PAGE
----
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Where Does Money Come from?

November 2, 2011

“The study of money, above all other fields in economics, is one in which complexity is used to disguise truth or to evade truth, not to reveal it. The process by which banks create money is so simple the mind is repelled. With something so important, a deeper mystery seems only decent.” John Kenneth Galbraith writing in ‘Money: Whence it came, where it went’ (1975).

In Sept 2011 the New Economics Foundation launched a brilliant guide to the UK monetary and banking system. Covering much ground not to be found in economics textbooks [NEF 2011].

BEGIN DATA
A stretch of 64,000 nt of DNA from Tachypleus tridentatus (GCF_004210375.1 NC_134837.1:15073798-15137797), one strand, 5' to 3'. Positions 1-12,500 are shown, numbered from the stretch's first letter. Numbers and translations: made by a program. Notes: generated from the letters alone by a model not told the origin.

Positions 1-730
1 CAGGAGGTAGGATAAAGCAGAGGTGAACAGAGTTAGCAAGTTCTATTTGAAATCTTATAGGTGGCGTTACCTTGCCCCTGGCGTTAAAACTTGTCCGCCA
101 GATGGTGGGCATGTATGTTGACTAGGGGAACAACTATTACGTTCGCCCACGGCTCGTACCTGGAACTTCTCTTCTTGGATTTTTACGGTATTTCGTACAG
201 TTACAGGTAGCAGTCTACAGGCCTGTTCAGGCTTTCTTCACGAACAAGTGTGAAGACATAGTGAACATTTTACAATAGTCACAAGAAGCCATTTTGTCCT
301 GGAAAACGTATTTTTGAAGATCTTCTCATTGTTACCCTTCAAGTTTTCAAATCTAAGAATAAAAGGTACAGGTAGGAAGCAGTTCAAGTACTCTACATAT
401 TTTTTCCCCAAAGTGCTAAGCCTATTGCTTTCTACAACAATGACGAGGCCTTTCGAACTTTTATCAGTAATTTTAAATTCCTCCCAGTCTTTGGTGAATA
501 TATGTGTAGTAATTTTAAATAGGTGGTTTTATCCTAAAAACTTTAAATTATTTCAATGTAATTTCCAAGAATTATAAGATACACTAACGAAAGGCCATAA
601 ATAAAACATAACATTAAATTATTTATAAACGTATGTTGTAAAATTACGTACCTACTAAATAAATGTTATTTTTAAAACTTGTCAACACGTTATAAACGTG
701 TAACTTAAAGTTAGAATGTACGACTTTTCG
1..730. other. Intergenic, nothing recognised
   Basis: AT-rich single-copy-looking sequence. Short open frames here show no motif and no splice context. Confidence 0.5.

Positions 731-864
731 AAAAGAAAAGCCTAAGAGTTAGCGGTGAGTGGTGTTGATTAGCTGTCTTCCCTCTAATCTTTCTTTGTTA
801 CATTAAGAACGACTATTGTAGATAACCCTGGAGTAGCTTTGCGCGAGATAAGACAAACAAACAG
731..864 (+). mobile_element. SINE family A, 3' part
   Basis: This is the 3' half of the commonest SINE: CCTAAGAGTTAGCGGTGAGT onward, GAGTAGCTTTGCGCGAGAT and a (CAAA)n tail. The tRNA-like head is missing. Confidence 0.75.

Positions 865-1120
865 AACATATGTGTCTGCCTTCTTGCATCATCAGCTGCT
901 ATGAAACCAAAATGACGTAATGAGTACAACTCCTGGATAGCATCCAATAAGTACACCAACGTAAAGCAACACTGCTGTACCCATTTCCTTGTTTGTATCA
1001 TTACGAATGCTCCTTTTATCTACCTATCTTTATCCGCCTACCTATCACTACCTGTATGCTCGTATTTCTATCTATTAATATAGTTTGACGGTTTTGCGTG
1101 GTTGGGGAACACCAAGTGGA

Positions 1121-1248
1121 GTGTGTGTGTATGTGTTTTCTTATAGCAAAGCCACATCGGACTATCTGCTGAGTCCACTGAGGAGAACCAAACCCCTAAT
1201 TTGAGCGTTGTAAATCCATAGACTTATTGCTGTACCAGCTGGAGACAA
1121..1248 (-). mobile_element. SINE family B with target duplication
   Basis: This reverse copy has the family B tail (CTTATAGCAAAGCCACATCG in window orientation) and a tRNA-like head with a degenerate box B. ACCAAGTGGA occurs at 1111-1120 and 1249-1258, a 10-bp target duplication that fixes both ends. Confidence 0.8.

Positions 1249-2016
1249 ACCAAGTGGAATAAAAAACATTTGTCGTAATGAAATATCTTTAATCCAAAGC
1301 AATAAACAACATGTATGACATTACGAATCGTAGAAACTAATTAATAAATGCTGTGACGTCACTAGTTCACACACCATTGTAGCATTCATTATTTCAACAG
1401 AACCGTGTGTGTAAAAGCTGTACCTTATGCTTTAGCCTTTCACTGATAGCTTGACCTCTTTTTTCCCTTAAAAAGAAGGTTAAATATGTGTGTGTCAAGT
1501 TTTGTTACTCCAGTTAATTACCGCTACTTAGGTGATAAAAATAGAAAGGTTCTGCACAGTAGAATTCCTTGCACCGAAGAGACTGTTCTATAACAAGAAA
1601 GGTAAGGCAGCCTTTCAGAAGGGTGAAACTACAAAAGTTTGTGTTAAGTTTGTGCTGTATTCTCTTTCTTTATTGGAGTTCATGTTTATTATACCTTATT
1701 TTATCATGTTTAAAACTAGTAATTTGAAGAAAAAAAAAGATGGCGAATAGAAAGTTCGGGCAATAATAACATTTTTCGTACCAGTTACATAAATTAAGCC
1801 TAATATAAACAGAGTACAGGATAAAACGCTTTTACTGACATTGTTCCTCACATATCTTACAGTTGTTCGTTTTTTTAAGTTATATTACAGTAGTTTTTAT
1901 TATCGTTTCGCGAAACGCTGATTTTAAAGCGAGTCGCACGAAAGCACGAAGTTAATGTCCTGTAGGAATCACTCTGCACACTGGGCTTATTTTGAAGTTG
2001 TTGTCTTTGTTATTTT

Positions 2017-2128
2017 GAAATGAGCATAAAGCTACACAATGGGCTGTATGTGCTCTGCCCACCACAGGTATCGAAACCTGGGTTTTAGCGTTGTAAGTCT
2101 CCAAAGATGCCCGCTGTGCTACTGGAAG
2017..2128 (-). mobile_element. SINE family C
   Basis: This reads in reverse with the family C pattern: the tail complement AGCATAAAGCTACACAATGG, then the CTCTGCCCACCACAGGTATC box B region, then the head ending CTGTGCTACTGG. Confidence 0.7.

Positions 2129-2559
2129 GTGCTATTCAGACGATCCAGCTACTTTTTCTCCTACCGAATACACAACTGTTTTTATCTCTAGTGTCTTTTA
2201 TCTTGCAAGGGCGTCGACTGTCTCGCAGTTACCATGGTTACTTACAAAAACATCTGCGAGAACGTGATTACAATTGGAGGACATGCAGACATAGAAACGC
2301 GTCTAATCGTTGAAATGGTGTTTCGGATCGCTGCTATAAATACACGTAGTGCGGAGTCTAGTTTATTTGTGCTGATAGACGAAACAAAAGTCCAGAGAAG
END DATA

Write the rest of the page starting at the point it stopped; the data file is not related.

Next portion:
97% of our money is not in the form of banknotes but in bank balances of one sort or another – and things like repurchase agreements. It is created in the main by commercial banks as credit in exchange for a loan, such as a mortgage. The money lent by banks has not been deposited by others. You cannot tell whether money in your bank account has been created in this way, or has been credited in exchange for cash. Money in your bank account is not legally yours, in the way that the contents of a safety deposit box would be. If the bank goes bust you are just another creditor, and may only get back a fraction of the money, but for the current government guarantees.

In assuming the right to create credit, unchallenged over centuries, commercial banks have awarded themselves an immense privilege to benefit from special profits, which in turn have given them the power to subvert the democratic process.

More on the implications of this in my post ‘Creation and Allocation of Credit’.

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